TITLE

Eating concerns, body dissatisfaction, thinness internalization and antifat attitudes and their relationship with gender ideology in a sample of men

AUTHOR(S)
Magallares, Alejandro
PUB. DATE
January 2016
SOURCE
Anales de Psicología;ene2016, Vol. 32 Issue 1, p167
SOURCE TYPE
Academic Journal
DOC. TYPE
Article
ABSTRACT
Eating disorders are much less common in men than in women. In this paper it is argued that these differences may be explained by the gender ideology that men and women have. Literature suggests that women's ideology internalizes the social norm of slimness and for that reason may develop eating concerns and body dissatisfaction with the pass of the time, while men externalize the value of thinness and that is why they show greater antifat attitudes than women. Data obtained from 450 male students revealed that participants high in a gender ideology scale reported greater antifat attitudes and less thinness internalization, eating concerns and body dissatisfaction. Finally, it is discussed why men and women adopt different strategies to deal with the social norm of thinness.
ACCESSION #
112003360

 

Related Articles

  • Body Size Stereotyping and Internalization of the Thin Ideal in Preschool Girls. Harriger, Jennifer; Calogero, Rachel; Witherington, David.; Smith, Jane // Sex Roles;Nov2010, Vol. 63 Issue 9-10, p609 

    Despite the multitude of negative outcomes associated with thin-ideal internalization for girls and women living in westernized societies, we know very little about how early in development thin-ideal internalization occurs or how it might manifest in very young children. This cross-sectional...

  • A study of the Adverse Social Experiences model to the development of eating disorders. Piran, Niva; Thompson, Sarah // International Journal of Health Promotion & Education;2008, Vol. 46 Issue 2, p65 

    The present study tests the Adverse Social Experiences model to the development of eating disorders. The model proposes that experiences related to violations of body ownership, and experiences of exposure to prejudicial treatment, exert a direct influence on the development of disordered eating...

  • Professionals' Knowledge of and Attitudes about Eating Disorders Patients. Crow, Scott // Eating Disorders Review;Jan/Feb2014, Vol. 25 Issue 1, p2 

    The article discusses the results of two studies of psychiatrists in Great Britain and the U.S. as of January 2014, which highlighted several gaps in the overall knowledge of treating patients with eating disorders and bias toward obese patients. In the study by Dr. William R. Jones of the...

  • Celebrating size.  // Obesity & Health;Nov/Dec93, Vol. 7 Issue 6, p105 

    States that September 1993 was declared `Size Acceptance Month' in Ithaca, N.Y. by Mayor Ben Nichols. His call to the city's 30,000 residents to `condemn prejudice and discrimination based on size'; More.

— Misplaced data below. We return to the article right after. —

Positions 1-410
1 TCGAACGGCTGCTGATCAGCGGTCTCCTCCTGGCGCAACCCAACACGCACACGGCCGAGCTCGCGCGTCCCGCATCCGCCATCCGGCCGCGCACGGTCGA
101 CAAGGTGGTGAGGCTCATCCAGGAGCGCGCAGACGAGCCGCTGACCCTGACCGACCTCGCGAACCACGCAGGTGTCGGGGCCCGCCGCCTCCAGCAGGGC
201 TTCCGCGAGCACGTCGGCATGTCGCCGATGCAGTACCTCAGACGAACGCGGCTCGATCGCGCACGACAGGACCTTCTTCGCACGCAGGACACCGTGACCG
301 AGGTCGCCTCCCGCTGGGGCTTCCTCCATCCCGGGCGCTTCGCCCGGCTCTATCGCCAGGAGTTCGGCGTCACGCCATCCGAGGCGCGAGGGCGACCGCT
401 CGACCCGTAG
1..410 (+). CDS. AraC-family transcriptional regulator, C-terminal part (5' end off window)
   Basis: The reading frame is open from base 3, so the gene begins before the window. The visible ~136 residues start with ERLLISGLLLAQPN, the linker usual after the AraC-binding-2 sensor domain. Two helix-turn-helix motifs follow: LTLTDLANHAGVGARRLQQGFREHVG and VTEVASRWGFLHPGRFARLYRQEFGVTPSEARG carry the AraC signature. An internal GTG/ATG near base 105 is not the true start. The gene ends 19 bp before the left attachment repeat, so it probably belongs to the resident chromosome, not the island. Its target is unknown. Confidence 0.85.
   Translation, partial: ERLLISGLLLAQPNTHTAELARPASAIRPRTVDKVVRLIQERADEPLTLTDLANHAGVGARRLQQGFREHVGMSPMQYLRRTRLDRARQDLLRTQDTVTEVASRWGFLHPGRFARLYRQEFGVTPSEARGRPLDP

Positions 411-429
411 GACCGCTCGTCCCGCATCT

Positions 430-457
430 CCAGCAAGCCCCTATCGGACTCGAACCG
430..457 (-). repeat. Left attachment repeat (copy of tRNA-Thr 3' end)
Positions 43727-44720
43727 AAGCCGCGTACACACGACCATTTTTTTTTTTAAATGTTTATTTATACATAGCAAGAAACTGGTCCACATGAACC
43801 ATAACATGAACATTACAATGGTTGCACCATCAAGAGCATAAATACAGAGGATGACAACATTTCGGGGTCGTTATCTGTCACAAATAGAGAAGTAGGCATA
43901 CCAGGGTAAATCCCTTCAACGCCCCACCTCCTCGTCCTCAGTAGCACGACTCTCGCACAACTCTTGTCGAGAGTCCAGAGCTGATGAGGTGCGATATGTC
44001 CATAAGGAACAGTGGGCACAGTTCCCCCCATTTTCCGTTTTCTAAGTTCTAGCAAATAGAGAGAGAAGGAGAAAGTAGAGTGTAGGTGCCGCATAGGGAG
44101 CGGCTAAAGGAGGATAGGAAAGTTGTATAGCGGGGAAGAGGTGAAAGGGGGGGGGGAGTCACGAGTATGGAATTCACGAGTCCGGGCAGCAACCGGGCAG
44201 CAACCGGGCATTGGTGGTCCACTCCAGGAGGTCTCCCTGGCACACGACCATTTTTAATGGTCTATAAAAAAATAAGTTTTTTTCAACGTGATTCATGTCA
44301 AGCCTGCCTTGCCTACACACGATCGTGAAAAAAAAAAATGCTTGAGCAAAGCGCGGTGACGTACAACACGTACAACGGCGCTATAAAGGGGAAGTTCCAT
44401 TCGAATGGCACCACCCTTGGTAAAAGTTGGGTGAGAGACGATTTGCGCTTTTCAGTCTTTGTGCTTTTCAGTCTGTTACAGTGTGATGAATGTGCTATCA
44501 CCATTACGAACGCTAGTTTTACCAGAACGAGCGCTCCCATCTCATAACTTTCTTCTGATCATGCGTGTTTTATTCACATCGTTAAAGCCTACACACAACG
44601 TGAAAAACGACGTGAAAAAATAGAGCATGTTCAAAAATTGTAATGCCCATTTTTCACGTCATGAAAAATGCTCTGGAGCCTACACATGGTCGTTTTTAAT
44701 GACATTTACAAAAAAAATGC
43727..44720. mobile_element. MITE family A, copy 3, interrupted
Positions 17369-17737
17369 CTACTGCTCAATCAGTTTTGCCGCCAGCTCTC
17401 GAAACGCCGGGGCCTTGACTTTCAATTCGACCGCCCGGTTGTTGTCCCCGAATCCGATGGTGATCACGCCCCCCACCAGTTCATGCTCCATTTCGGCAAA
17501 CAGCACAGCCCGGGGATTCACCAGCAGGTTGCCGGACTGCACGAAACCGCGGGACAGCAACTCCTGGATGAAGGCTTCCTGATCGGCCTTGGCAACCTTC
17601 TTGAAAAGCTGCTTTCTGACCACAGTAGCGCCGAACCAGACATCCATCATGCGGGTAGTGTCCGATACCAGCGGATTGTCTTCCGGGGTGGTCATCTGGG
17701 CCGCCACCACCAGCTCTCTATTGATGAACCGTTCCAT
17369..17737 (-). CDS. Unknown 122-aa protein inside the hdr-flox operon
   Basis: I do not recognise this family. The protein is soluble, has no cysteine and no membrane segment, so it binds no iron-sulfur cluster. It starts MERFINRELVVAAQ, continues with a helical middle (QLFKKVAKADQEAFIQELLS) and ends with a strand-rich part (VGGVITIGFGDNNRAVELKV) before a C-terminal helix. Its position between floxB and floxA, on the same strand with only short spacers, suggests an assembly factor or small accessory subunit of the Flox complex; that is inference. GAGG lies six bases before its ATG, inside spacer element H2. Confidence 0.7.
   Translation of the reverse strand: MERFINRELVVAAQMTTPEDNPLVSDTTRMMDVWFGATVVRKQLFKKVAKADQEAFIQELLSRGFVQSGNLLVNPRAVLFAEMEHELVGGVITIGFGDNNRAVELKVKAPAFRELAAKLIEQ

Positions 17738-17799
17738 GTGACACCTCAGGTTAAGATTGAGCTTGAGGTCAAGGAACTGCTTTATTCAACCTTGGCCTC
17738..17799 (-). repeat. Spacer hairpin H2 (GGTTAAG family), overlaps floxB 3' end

• Future perfect: Our vision for the next ten years. Berg, Miriam // Obesity & Health;Nov/Dec93, Vol. 7 Issue 6, p111 

    Comments on the Council on Size and Weight Discrimination, which works to end oppression based on discriminatory standards of body weight, size and shape. Changes that the council would like to see in an ideal future society; Calls for the elimination of weight-loss surgery; Nutrition...

  • International perspectives.  // Healthy Weight Journal;Jan/Feb96, Vol. 10 Issue 1, p14 

    Presents perspectives on the size acceptance movement in countries other than the United States. Attitude towards fat people in Spain; Discrimination against fat people in Germany; Creation of a Size Acceptance Network in New Zealand.

  • How Women's Perceptions of Peer Weight Preferences Are Related to Drive for Thinness. Lin, Linda; McCormack, Hannah; Kruczkowski, Lauren; Berg, Michael // Sex Roles;Feb2015, Vol. 72 Issue 3-4, p117 

    The purpose of this study was to examine how women's perceptions of their peers' weight preferences were related to drive for thinness. First, we examined the degree to which women were accurate in their perceptions of the female body sizes that their male and female peers preferred. Second, we...

  • NAAFA protests risk.  // Obesity & Health;Jan/Feb92, Vol. 6 Issue 1, p5 

    Discusses that the National Association to Advance Fat Acceptance picketed the conference--making protests. `Stop Fat Genocide'; `Give us facts, not prejudice'; Details.

  • Consumer Republic. Goldman, Debra // Adweek Eastern Edition;5/13/2002, Vol. 43 Issue 20, p18 

    Discusses the strain brought by obesity to the mental health of Americans in the U.S. Percentage of the American population with overweight; Factors contributing to the increase number of obese persons in the country; Discrimination against obese persons.

Share

Read the Article

Courtesy of THE LIBRARY OF VIRGINIA

Sorry, but this item is not currently available from your library.

Try another library?
Sign out of this library

Other Topics